Deductions For Business Travel Expenses
If you travel away from home overnight on business, you can deduct these travel expenses:
- Airline, train, or bus fares — This includes first-class.
- Operation and maintenance of an automobile, like:
- Actual expenses or standard mileage rate
- Business-related tolls and parking
You might rent a car while you’re away from home on business. If you do, you can deduct only the business-use portion of the expenses. To learn more, see the Car and Truck Expenses tax tip.
- Taxi, commuter bus, and airport limousine fares for transportation:
- To and from the airport or station
- From one customer to another
- From one place of business to another
- Transportation from your temporary lodging to your temporary work assignment
- Baggage charges and transportation costs for sample and display materials
- Lodging and meals. If the meal is related to business, you can deduct 50% of the cost of:
- Your own meal
- Another person’s meal
To learn more, see the Meals and Entertainment tax tip.
- Dry cleaning and laundry expenses
- Phone, fax, and Internet expenses
- Tips relating to deductible travel expenses
- Other expenses, like public stenographer’s fees or computer rental fees
You can’t deduct expenses if they’re lavish or extravagant.
If your trip is mainly for business but includes some personal activities, you can deduct these expenses:
- Travel expenses to and from the business destination
- Food and lodging during the business portion of the stay
However, if the trip is mainly for personal reasons, you can’t deduct those expenses. This is true even if you conduct some business at the destination. You can deduct business expenses you incur at the destination, regardless of the purpose of the trip.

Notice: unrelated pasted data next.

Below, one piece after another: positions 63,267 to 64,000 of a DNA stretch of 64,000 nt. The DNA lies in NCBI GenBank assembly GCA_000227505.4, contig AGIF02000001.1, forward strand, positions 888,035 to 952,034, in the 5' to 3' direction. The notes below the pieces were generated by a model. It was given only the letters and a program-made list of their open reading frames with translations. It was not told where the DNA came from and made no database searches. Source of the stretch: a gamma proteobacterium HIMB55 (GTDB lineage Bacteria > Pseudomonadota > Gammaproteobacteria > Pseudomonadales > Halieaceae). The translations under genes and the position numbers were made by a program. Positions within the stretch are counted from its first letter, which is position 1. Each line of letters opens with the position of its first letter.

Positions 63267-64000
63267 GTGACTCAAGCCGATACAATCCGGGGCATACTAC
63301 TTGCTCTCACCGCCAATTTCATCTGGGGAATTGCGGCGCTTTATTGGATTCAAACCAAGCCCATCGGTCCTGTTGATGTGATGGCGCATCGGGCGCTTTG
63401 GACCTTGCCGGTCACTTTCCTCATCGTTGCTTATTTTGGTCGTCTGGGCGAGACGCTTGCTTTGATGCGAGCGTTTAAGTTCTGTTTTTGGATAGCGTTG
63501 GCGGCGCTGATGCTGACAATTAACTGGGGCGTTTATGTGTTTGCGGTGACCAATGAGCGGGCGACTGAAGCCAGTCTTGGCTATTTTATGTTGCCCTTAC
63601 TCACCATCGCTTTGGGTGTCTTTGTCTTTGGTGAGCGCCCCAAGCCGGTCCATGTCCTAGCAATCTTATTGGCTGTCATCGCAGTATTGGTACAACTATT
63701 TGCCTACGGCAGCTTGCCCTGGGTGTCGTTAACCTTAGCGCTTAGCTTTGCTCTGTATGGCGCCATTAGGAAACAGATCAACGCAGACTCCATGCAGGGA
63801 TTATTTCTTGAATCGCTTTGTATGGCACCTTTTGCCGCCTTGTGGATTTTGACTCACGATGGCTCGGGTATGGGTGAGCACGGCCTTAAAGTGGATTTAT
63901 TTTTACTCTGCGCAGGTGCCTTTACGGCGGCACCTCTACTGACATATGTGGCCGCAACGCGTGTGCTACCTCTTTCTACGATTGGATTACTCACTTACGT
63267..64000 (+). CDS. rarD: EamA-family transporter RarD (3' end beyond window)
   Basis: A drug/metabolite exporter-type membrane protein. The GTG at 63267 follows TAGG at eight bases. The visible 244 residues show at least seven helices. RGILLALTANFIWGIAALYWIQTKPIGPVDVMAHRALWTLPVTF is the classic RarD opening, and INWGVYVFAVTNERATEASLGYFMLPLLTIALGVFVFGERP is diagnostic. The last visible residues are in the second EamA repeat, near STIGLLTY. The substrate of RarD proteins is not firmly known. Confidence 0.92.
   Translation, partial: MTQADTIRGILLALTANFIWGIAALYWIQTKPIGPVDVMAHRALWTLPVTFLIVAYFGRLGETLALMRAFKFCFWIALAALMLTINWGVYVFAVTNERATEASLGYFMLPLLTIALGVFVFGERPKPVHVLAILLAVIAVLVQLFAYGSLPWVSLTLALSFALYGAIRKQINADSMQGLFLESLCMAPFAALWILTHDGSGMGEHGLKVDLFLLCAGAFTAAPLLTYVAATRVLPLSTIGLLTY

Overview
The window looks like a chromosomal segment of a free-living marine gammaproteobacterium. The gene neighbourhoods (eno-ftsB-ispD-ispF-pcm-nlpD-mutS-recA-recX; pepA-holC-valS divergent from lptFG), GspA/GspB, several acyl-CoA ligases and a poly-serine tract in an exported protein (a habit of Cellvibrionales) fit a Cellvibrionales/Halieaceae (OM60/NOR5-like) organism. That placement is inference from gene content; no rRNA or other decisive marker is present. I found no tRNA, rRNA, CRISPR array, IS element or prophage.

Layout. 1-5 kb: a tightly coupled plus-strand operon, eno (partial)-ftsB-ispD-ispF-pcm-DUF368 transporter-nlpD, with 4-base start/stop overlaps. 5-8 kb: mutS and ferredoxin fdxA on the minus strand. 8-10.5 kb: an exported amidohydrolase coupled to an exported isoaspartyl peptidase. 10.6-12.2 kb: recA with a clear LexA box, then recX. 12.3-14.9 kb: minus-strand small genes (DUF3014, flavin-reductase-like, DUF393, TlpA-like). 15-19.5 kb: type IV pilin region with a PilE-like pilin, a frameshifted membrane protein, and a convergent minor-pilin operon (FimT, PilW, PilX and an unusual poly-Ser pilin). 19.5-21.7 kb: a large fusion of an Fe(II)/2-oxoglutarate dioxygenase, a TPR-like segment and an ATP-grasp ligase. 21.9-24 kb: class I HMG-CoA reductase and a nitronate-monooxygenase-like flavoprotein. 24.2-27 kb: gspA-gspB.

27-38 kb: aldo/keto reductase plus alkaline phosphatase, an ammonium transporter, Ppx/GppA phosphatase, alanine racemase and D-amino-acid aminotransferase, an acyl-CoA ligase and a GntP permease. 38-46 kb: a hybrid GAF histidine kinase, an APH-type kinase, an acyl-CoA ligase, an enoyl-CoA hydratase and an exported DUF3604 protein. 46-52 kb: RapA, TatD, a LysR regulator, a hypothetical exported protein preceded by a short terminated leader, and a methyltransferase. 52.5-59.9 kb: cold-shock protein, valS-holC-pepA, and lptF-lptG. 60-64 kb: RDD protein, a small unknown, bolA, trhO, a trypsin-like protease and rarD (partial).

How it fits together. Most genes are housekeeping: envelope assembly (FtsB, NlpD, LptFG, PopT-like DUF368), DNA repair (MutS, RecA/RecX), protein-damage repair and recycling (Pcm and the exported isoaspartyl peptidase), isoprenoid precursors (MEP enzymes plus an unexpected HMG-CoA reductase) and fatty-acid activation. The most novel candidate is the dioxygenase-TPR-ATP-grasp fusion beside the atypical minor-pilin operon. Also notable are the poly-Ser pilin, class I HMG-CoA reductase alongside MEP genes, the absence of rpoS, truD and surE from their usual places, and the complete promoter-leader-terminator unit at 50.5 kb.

If you attend a convention that benefits or advances your business, you can also deduct appropriate expenses. These include:
- Round-trip travel
- Meals and lodging
- Display costs
Travel outside the United States
You can deduct the cost of travel outside the United States if your entire trip is devoted to business activities. You could take a trip mainly for business, but engage in some personal activities there. If so, you have to prorate travel costs between your business and personal activities. Prorated costs include meals and lodging en route.
You can’t deduct expenses for travel as a form of education. Ex: If you’re a professor of Asian history, you can’t deduct the cost of a tour of Japan, even though the trip will enhance your lectures.
Special rules apply for conventions held outside the North American area and on cruise ships.
To learn more, see Publication 463: Travel, Entertainment, Gift, and Car Expenses at www.irs.gov.